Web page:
A Designer's Notebook by Serge Laget

HomeHome Photos & ContentPhotos & Content

Serge Laget is a French game designer best known for his collaborative work on games such as Shadows over Camelot, Mystery of the Abbey, Mystery Express and Ad Astra as well as his solo-design: Mare Nostrum. Cargo Noir, his new design from Days of Wonder, is set in the shadowy underworld of abandoned docks and darkened warehouses - where powerful families fight for control over the rights to smuggle the most profitable illicit contraband.

Cargo Noir - The Genesis of a Game

Creation is just about everything but what it is not is an exact science. As a result, each game comes up in its own unique way and its genesis is often quite revealing of its true nature. Cargo Noir is no exception to this rule.

Cargo Noir is an auction game at its core, and everything grew up from that - which is unusual for me, because almost all of my game designs evolve through a circle of iterations from theme to mechanics and back, which wasn't the case here.

My guiding principle here was a deep-seated conviction that this core auction mechanism would produce a game so simple that it could be trivial to explain and learn - Few things can be simpler than remembering: you can only bid up; and the last bidder standing gets the goods!

Yet beneath this simplicity lay a great deal of strategic choices: should I go deep, bidding all my money in a single Port to ensure the outcome? Am I better off sprinkling my wealth around many Ports hoping some of them will go through uncontested? Or should I bide my time and then pounce on others once they're all low on cash?

The simplicity of this core auction mechanism also helped the game's fluidity, with each turn's auctions blurring into each other, giving the game a sense of continuity from one player's turn to the next.

From the very first test on, the mechanic just felt right and oh so obvious - it needed no tweaks.

I nonetheless then spent a fair amount of time developing the game, focusing on three areas:

  1. Fine-tuning the game's balance through extensive play-testing to make sure there'd always be multiple paths to victory: The game's Victory cards are split between lower-valued Smuggler's Edge cards, that don't yield many Victory points but immediately confer an in-game advantage; and higher-valued Victory Spoils cards that are worthless in the short-term yet crucial in the final point count. Making sure all these cards were well balanced so that no single path to victory emerged took a fair amount of fine-tuning.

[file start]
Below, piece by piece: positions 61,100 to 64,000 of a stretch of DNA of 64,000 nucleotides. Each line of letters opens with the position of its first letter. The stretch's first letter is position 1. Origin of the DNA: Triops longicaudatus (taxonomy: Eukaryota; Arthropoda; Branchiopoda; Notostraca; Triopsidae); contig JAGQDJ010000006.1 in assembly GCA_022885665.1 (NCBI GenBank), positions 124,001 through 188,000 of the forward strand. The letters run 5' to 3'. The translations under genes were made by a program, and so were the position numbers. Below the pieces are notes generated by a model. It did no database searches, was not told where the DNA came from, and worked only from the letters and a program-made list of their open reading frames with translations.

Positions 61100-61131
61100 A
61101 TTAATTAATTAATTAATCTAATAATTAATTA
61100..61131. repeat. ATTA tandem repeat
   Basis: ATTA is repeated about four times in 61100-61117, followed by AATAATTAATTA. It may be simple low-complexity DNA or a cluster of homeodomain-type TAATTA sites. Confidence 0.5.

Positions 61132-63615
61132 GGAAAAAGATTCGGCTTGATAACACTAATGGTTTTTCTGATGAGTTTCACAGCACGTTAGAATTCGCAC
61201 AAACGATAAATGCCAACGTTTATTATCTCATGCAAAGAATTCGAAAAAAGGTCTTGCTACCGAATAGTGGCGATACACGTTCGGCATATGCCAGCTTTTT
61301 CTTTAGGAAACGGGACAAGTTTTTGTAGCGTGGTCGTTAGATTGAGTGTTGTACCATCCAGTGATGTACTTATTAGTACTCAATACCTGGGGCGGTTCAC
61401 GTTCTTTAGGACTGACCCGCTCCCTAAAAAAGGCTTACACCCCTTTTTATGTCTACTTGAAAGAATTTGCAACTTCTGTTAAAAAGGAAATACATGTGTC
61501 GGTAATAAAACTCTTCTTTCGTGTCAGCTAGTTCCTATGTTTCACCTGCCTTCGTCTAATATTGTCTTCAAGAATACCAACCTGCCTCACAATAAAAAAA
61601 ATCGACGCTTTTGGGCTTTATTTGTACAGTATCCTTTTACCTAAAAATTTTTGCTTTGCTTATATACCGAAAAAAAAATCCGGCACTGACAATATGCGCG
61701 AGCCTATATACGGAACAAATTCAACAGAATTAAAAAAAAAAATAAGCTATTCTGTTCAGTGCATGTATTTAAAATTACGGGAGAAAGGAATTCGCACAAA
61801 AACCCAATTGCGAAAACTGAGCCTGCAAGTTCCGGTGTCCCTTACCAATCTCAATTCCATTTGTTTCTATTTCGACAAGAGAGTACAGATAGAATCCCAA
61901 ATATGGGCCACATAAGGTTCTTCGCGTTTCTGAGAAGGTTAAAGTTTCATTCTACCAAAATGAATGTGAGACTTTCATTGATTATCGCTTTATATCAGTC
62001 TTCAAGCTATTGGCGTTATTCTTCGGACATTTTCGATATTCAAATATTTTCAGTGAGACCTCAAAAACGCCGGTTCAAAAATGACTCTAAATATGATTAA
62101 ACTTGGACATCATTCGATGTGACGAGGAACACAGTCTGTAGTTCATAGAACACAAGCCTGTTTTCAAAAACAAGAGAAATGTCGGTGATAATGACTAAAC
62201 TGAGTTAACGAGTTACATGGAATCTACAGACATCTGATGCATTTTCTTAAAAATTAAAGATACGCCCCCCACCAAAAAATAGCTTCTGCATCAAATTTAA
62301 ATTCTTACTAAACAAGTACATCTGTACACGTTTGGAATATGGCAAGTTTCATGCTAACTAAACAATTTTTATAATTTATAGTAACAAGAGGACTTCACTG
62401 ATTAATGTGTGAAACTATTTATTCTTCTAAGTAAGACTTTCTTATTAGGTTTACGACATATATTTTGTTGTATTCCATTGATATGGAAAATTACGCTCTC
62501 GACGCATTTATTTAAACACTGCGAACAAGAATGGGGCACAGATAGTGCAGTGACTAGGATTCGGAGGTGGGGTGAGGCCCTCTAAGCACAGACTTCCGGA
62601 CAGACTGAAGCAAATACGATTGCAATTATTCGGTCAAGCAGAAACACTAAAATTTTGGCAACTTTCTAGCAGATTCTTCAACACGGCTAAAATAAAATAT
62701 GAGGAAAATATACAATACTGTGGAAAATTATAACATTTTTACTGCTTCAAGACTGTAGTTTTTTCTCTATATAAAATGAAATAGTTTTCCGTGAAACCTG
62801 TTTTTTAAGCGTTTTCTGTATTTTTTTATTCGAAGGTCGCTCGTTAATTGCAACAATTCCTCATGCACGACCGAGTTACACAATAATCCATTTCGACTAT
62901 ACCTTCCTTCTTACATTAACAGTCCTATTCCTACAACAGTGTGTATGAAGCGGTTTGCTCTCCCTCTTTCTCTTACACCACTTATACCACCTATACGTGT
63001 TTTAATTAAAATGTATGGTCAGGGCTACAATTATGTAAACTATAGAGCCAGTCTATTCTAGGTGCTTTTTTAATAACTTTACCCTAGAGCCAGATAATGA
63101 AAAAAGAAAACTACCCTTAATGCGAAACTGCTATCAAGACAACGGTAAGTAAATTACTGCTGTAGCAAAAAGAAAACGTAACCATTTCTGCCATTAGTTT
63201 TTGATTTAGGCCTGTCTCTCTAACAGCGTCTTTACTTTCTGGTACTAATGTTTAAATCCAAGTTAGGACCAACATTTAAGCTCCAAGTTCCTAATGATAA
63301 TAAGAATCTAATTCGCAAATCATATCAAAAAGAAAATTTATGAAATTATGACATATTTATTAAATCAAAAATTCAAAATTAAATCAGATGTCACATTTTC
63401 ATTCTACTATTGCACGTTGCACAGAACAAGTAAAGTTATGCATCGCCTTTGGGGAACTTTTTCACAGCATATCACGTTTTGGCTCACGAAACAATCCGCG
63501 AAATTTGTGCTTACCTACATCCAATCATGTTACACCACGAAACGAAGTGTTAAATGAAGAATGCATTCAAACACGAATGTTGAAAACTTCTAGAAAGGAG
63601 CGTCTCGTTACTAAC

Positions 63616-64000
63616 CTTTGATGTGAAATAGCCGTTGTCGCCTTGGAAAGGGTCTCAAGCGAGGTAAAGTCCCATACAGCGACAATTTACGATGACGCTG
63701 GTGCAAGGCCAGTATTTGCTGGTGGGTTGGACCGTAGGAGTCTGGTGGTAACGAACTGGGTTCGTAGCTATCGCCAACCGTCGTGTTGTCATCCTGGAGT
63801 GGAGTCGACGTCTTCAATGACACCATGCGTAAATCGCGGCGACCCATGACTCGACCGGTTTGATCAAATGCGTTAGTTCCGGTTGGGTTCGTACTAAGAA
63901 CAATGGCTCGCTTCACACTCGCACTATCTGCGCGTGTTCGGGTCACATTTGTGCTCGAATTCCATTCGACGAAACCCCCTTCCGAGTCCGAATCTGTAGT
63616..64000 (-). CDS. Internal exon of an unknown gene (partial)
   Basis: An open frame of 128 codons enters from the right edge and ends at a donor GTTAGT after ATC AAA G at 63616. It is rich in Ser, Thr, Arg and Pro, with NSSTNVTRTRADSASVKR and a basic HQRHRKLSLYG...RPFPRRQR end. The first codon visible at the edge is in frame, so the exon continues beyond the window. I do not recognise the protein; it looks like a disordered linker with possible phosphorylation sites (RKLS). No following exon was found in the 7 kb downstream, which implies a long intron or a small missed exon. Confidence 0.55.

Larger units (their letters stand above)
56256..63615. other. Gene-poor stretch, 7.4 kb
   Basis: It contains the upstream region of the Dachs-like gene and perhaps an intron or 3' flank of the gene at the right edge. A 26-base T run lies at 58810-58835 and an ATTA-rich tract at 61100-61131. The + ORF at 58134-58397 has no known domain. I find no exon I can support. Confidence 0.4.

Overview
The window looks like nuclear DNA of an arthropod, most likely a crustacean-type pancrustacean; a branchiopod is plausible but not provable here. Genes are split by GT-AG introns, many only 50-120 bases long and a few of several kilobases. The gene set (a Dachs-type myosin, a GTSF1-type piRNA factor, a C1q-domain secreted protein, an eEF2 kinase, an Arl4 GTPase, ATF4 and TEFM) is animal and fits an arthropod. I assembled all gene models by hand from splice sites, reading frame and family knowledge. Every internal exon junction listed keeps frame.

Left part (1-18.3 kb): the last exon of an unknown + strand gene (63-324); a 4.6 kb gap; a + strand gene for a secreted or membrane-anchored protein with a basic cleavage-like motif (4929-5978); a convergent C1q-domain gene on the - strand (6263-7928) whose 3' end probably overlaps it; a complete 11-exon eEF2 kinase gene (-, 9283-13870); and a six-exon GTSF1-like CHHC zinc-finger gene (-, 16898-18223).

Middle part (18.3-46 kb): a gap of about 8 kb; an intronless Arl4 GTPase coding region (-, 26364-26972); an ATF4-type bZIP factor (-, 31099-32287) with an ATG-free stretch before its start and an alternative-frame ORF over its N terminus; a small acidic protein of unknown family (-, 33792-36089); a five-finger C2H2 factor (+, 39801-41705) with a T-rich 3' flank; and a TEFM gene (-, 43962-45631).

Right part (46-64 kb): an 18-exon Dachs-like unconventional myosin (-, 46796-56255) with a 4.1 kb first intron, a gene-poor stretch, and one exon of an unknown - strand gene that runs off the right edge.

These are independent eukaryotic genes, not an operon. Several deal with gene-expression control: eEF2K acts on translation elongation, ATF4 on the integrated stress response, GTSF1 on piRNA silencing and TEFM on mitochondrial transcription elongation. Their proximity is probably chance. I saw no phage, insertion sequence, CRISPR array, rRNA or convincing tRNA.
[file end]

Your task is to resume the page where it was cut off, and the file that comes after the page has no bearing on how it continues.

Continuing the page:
2. Making sure the game shone with two players, just as well as with five: The mechanics of Cargo Noir are such that it turns out to play equally well with 2 or more players. Given the current public demand (lots of players look for games that play well with their group, yet also really need a game that plays well with 2 to get it on the table as often as they'd like), it would have been a shame not to take advantage of this. Making sure it remained fun and tense throughout required that I got all the parameters (number of Ports open, number of Wild cargo tokens, number of game turns) right for each player configuration.
  3. Finding a theme that would standout yet is evocative for a large audience: My initial prototype was set in the Mediterranean with Phoenician merchants trading their goods and wares during the time of Antiquity. This theme has historically been over-used in games for gamers - obscure and only mildly evocative (at best) to the general public. When you are pushing your Cargo ship (originally it was a trireme) into a Port atop a stack of gold, it doesn't feel like the quaint, plain-vanilla trading of your ancestral grandfather's era. Instead, you feel like you are pouncing - intimidating your opponents or grandstanding with false bravado, trying to bluff your way into getting the goods. A Sheep for two Woods it ain't! This clearly called for more modern times and a fun, yet edgy and evocative theme. The idea of smuggling goods at dawn and trafficking aboard Cargo ships captured it perfectly. Setting it in a comic-like 50s era helped make it palatable and fun to a large audience.

With DoW's help and Miguel Coimbra's illustrations, we managed to sneak in a number of winks and nods to classics of the era - on films and in comics (of the French style) - that made Cargo Noir a perfect fit for this genre.